Arthur Bookman, MD, FRCPC, Senior Staff Physician, University Health Centre, Coordinator, Core Residency Rheumatology Program, University of Toronto, Toronto, ON.
Pain in the older adult is of diagnostic significance. The pattern of distribution reflects the dermatome of the same spinal root that supplies the irritated deep structure. The timing helps differentiate inflammatory and infiltrative from mechanical pathology. Certain diseases of the musculoskeletal system are seen in the older adult. These include osteoarthritis, pseudogout, gout, spontaneous osteonecrosis of the knee and polymyalgia rheumatica. Diagnosis is key to effective treatment. Although the patients in this age group are often boxed in by a series of relative contraindications to treatment, with care and perseverence, it is often possible to break open the box and find an effective therapeutic regimen.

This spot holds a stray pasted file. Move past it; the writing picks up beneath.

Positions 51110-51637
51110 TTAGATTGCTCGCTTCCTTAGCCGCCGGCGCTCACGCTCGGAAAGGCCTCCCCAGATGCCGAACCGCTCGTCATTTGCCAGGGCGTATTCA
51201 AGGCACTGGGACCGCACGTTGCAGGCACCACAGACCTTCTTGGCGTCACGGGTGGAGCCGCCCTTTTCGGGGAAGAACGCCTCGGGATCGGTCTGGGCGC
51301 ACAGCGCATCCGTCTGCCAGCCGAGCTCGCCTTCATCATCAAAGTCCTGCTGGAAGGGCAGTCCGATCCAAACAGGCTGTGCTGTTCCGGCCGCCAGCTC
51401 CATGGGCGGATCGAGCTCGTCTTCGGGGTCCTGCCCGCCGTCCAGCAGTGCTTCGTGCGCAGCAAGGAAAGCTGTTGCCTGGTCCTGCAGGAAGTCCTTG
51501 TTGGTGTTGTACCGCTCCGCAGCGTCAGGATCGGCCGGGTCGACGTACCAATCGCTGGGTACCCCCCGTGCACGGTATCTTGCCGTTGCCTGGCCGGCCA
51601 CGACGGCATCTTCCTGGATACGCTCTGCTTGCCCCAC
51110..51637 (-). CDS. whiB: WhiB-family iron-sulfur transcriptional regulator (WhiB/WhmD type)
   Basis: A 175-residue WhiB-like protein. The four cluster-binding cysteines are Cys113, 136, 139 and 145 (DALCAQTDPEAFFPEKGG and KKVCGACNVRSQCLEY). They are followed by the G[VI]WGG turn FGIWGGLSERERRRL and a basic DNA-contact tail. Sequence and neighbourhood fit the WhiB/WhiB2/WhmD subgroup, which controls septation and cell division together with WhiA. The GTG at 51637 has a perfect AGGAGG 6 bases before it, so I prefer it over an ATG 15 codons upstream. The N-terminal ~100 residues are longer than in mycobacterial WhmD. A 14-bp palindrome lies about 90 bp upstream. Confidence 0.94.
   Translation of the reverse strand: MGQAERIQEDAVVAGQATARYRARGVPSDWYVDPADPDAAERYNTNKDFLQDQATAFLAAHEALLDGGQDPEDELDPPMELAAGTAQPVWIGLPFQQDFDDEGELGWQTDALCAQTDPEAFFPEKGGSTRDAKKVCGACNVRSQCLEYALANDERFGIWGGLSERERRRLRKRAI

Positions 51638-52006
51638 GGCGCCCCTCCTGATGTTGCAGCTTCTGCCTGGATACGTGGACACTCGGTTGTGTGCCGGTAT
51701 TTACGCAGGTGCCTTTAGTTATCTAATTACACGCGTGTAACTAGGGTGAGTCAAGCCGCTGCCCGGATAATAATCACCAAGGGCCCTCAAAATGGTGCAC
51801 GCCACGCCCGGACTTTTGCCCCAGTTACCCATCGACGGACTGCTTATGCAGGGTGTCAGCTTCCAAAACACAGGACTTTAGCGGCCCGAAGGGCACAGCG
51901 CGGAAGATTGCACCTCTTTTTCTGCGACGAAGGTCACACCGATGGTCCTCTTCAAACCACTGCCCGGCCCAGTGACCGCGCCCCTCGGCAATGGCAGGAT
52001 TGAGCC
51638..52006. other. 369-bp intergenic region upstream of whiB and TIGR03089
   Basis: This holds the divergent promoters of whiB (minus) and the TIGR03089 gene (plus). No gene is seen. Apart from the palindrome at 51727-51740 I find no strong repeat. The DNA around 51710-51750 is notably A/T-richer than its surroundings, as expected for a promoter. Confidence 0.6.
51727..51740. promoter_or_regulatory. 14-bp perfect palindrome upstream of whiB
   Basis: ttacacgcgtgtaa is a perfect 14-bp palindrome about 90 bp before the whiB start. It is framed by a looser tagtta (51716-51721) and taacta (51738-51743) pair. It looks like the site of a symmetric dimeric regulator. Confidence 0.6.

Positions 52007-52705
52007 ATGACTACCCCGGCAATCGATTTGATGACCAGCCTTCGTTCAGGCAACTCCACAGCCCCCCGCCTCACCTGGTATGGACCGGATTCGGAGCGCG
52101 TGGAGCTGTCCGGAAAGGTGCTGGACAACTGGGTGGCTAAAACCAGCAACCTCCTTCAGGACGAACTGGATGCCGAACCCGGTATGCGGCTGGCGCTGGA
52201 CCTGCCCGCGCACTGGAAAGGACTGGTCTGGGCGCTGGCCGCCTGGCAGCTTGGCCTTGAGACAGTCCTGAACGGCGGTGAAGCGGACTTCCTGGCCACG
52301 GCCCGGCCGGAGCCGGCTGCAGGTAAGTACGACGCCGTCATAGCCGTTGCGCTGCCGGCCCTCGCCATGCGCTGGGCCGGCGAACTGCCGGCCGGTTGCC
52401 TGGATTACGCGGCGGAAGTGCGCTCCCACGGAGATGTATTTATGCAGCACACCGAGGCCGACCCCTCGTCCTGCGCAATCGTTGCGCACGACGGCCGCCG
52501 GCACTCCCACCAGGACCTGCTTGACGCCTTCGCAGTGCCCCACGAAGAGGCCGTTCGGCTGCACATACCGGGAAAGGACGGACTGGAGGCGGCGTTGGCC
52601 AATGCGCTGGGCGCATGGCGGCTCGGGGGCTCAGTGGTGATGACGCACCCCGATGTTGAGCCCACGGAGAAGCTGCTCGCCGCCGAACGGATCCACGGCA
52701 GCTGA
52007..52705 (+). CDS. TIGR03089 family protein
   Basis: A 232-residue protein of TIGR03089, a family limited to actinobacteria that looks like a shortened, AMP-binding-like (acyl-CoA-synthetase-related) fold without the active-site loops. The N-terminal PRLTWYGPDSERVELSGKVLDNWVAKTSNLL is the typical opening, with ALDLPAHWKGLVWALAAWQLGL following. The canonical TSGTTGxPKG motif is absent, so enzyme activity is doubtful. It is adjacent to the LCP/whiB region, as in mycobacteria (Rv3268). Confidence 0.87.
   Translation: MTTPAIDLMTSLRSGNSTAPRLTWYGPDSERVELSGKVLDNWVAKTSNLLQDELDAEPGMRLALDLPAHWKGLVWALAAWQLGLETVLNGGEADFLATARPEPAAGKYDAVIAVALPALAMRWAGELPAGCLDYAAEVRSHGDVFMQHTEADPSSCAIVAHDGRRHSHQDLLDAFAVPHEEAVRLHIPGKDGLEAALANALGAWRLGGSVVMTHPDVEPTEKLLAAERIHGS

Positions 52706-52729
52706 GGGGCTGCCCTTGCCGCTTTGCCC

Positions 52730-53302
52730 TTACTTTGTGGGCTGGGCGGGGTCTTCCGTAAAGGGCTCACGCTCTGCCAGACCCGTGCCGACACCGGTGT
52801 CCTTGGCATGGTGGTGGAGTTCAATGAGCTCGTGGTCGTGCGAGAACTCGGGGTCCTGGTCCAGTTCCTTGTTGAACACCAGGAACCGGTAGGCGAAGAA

Key words: musculoskeletal pain, arthritis, diagnosis, spinal disease, older adults.